I don’t know what it is about ramen noodles that I like so much. I think it may be because they are akin to a blank sheet of paper in that they are pure potential. You are presented with an opportunity, a blank slate, an empty canvas. There are so many things you can do with a plain bowl of noodles and in being known for my photos more so than my cooking talents there is an additional appeal for me.
Just about any kind of meat and vegetable will work in these staple dishes. This latest one has shrimp, fried pork, and some of that fake crab meat. I was determined to use up a few dried shiitake mushrooms I’ve has on the shelf for a good long time so I boiled some of them up with a few dried red peppers. I used the broth from this as a base for the soup instead of chicken broth. I thought about adding some cabbage sliced thin or some florets from a stalk of broccoli but decided to just keep it simple so that I could eat it in one sitting. Mrs J was sure to refuse anything with red peppers so obviously featured.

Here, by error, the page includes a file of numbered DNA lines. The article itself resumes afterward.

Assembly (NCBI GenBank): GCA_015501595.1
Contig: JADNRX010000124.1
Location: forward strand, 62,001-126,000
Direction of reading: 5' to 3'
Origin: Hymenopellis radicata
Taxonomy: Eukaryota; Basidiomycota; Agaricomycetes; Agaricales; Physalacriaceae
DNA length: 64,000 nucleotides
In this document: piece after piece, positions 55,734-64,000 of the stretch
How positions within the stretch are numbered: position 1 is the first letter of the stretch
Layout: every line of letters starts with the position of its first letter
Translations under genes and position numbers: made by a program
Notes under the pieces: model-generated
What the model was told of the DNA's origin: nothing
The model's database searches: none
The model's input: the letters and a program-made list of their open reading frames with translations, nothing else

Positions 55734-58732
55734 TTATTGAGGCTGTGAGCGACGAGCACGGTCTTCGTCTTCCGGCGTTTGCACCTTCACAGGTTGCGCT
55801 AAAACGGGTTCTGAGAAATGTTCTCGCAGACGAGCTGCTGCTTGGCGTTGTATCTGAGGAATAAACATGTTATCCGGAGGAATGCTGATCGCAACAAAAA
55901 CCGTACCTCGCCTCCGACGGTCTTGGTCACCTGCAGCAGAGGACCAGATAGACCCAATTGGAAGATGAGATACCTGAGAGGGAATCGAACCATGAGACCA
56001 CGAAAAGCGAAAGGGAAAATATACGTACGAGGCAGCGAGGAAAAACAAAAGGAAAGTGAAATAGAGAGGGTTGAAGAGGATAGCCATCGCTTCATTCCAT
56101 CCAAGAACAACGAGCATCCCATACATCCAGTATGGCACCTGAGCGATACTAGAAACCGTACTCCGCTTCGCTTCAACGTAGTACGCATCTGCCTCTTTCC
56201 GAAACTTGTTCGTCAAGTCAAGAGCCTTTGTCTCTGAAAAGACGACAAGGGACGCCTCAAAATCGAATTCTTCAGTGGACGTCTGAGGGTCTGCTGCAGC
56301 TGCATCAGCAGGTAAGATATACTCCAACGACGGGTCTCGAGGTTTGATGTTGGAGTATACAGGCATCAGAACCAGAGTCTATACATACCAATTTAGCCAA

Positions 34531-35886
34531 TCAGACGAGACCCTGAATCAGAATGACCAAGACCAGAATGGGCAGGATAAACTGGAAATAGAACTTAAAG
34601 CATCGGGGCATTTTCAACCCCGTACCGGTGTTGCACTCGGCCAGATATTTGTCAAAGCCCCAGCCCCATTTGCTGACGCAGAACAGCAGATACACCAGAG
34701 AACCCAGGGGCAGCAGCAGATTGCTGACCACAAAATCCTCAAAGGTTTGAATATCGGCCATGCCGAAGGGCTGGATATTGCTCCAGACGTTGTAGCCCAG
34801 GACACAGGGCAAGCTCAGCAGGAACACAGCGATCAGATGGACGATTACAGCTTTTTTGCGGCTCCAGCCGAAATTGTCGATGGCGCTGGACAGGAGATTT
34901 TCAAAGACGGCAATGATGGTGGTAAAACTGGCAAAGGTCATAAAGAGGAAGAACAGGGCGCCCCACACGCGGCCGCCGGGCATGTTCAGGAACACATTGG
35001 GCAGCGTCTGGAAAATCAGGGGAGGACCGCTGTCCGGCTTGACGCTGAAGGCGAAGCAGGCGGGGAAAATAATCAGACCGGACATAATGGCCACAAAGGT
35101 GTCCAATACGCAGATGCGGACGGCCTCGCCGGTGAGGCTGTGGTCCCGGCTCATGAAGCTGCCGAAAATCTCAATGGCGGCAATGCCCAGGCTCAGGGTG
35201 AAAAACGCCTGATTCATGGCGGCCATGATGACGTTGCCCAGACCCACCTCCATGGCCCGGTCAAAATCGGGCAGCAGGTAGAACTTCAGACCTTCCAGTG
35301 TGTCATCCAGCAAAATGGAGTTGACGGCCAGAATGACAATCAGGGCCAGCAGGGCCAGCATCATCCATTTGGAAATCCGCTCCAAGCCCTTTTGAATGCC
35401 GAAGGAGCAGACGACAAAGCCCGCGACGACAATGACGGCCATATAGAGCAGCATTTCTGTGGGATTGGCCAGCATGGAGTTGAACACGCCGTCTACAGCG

The brand of noodles I used today comes with a couple of additional packets-one was dried veggies and herbs of some sort which I included and the other was a hot chili seasoning that I left out. More often I put it in.
They don’t have to be soup! Drain the water and use them in a stir fry! Yum!
Here are some examples from today’s dish and others previous. Enjoy!
Hard to describe these particular moments. You know, the times when it seems a lightning bolt has struck, and suddenly you are not sure if you are quite as smart and aware and efficient as your Momma always told you you were.
Many of the meals I prepare share a common ingredient: Green onions. More than a garnish, although they are a superb garnish. The only problem with them is that they are so perishable! I try to keep a few bunches in the fridge but nearly every time I go to them I have to peel away an outer leaf because it’s turning brown, or worse, into green gooey slime. The other day I was passing some time reading comments to a recipe on line and someone mentioned offhandedly that they kept their green onions in the freezer, already chopped.
Will they be as good as fresh? Doubt it for strictly “garnish”, but mixed in with soups or omelets or frittatas they should be just fine.